Of course pregnancy is a wonderful, life-changing, life-affirming cause for celebration, but let’s not forget that the tiny being you’re growing can turn things upside down physically for mums-to-be. Here are a few things to look out for, because forewarned is forearmed.
1. Weird dreams
Pregnant women are walking, talking dream-catchers. In fact, their dreams would give Salvador Dali a run for his money. Not only are they often jam-packed with subconscious pregnancy anxiety, they’re probably the only place you’ll imaginatively ‘give birth’ to a cartwheeling, Elvis-crooning, feather-boa-clad sloth. Or something similarly alarming.
Experts tell us that these dreams are part hormonal cocktail and part readying ourselves for our new parenting role. We confirm they are wholly freaky at times (but perfectly normal!).
Meditation and mindfulness practices during your waking hours may help some mums to calm these weird or scary episodes.
2. Poop challenges
Why don’t people talk about poop more? Pregnancy is a great time to come to terms with the kind of poop-life that will follow once your baby is born!
Constipation is a particularly common problem for mums-to-be. Sluggish digestive systems are all thanks to increased levels of progesterone during pregnancy. This hormone helpfully relaxes the body’s muscles to make pregnancy more seamless (supposedly!). This means our smoother digestive tracts are MUCH more relaxed about processing what we eat. A gentle and effective product like Duphalac will help to get things moving.
3. Hurts where no hurt has gone before
While the movies show us picture-perfect pregnant ladies, blooming amidst fields of sunflowers as they clutch their growing bumps, the reality can be very, very different.
Heartburn, sciatica, achey ligaments, cramps, carpal tunnel syndrome, back pain and haemorrhoids are the tip of the iceberg for many mums-to-be.
Luckily there is an adorable, tiny human at the end of the process providing ample reward for months of discomfort. Ace plan, Mother Nature!
4. Leg wiggles
‘Restless legs’ are a pregnancy rite of passage, guaranteed to not only torture you with their twitchy moves, but possibly keep you awake half the night as well.
Around 16 per cent of pregnant women experience this wriggly condition and it’s thought to be caused by a bunch of things including genes, diet and stress. Warm baths, dietary adjustments and acupuncture may help ease the pesky wiggles.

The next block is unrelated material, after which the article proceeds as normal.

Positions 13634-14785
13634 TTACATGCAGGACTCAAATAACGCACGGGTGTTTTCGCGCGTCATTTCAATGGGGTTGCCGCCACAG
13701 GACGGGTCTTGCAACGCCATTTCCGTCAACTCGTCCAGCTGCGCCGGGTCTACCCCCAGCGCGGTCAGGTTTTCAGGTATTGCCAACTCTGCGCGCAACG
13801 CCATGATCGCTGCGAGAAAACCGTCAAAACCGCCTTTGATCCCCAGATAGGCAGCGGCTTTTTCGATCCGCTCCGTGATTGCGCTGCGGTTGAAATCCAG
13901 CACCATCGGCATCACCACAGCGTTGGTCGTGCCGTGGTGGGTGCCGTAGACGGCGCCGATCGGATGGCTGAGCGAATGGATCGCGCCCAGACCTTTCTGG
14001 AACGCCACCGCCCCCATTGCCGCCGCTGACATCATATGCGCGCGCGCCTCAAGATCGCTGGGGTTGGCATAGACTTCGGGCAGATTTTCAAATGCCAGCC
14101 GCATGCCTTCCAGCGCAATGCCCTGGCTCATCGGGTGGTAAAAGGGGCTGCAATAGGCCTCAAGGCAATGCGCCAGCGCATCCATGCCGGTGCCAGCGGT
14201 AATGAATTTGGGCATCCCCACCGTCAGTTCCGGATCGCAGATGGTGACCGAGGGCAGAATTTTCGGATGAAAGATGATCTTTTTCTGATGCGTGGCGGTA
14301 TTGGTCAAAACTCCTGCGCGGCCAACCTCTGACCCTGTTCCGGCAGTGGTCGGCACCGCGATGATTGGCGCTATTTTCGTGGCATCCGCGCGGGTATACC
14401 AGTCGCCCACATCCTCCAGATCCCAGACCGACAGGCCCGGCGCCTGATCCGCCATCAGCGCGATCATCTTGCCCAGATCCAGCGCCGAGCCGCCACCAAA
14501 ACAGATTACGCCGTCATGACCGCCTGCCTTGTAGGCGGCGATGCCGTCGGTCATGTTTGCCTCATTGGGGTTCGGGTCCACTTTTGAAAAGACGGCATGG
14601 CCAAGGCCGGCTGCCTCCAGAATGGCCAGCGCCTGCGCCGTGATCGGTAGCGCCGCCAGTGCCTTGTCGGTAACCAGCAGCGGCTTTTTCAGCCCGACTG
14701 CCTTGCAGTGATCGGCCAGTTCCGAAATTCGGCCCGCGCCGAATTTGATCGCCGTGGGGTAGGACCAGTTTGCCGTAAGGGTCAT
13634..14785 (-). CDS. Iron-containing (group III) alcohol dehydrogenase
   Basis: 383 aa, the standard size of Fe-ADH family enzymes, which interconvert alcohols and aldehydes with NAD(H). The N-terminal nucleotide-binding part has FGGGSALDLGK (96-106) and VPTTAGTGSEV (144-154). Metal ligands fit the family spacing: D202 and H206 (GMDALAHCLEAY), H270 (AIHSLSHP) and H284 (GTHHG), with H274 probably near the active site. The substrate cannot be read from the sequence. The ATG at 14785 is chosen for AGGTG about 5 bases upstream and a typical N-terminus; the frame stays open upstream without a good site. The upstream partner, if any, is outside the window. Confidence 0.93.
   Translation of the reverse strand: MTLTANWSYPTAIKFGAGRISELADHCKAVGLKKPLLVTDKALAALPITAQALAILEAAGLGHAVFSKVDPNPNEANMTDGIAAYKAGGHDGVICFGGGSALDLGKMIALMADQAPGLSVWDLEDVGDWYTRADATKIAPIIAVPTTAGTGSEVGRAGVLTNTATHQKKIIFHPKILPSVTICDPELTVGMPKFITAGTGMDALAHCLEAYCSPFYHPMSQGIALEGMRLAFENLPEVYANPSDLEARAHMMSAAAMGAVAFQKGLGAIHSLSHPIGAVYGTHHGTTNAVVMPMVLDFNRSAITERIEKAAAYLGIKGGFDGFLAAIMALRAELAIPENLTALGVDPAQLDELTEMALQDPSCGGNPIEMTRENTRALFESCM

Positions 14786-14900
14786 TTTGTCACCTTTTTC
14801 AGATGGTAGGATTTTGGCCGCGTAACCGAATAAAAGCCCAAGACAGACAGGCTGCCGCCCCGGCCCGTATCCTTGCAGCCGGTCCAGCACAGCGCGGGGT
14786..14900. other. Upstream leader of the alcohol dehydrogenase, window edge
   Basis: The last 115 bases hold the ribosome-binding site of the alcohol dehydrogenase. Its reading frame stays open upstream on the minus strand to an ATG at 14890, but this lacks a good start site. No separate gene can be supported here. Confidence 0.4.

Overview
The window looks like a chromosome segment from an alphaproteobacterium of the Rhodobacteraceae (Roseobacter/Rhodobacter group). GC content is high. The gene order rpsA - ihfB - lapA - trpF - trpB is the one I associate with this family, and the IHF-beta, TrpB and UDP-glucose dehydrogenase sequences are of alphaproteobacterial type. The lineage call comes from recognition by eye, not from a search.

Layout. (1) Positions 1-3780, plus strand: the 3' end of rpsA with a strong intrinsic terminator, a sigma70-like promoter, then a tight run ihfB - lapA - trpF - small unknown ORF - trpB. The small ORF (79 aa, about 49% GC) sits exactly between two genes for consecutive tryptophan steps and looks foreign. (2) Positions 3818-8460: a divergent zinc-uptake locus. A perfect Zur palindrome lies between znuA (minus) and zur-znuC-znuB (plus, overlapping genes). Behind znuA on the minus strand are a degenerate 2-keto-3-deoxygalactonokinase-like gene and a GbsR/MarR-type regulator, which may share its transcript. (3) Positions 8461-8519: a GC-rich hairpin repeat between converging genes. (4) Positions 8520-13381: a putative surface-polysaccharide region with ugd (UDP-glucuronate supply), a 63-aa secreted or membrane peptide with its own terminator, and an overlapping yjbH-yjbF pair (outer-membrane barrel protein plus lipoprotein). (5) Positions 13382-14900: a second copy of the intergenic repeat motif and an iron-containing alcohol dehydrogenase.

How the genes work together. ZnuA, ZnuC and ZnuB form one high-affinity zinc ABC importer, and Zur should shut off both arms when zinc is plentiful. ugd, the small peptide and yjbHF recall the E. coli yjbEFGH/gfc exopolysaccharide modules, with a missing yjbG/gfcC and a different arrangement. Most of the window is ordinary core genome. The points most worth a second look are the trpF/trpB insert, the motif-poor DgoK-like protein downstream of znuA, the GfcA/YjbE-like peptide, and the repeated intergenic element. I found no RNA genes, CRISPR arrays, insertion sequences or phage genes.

5. Surprising boobs
Boobs are multi-tasking bosses during pregnancy, let’s be frank.
Not only do they grow bigger, they really sing the praises of their blood supply loudly (hello veins!). Some clever boobs begin to lactate well before the baby arrives. Others decide they’d like a change of nipple colour, to celebrate the pregnancy.
Pregnant boobs could have their own sideshow, really. They’re super entertaining. Whichever surprise your boobs spring on you – and it might be all of the above – know that it’s totally warranted and important work, readying them for the rigours of breastfeeding that lie ahead.
The list goes on…
Of course, these are just a few of the the changes being a mum-to-be will spring on your unsuspecting body. There’s a whole lot more on the cards too – burgeoning bellies, frequent toilet visits, exhaustion, morning sickness, fluid retention, general puffiness and other delights that may darken your doorstep.
Thankfully it’s all (mostly) worth it in the end and these lessons in triumph-over-adversity come in handy once your baby is born!
(This is a sponsored post for Duphalac)
If you have any symptoms that are of a concern during pregnancy, you should consult your doctor or healthcare professional.
Duphalac® contains lactulose and is indicated for the treatment of constipation. Medical advice should be sought before use in children, babies and pregnant women. ALWAYS READ THE LABEL. USE ONLY AS DIRECTED. IF SYMPTOMS PERSIST, SEE YOUR DOCTOR/ HEALTHCARE PROFESSIONAL. Duphalac® is a registered trademark of BGP Products Pty Ltd. Level 1, 30-34 Hickson Road, Millers Point NSW, 2000. DUL-2016-0025. Date Prepared: February 2017.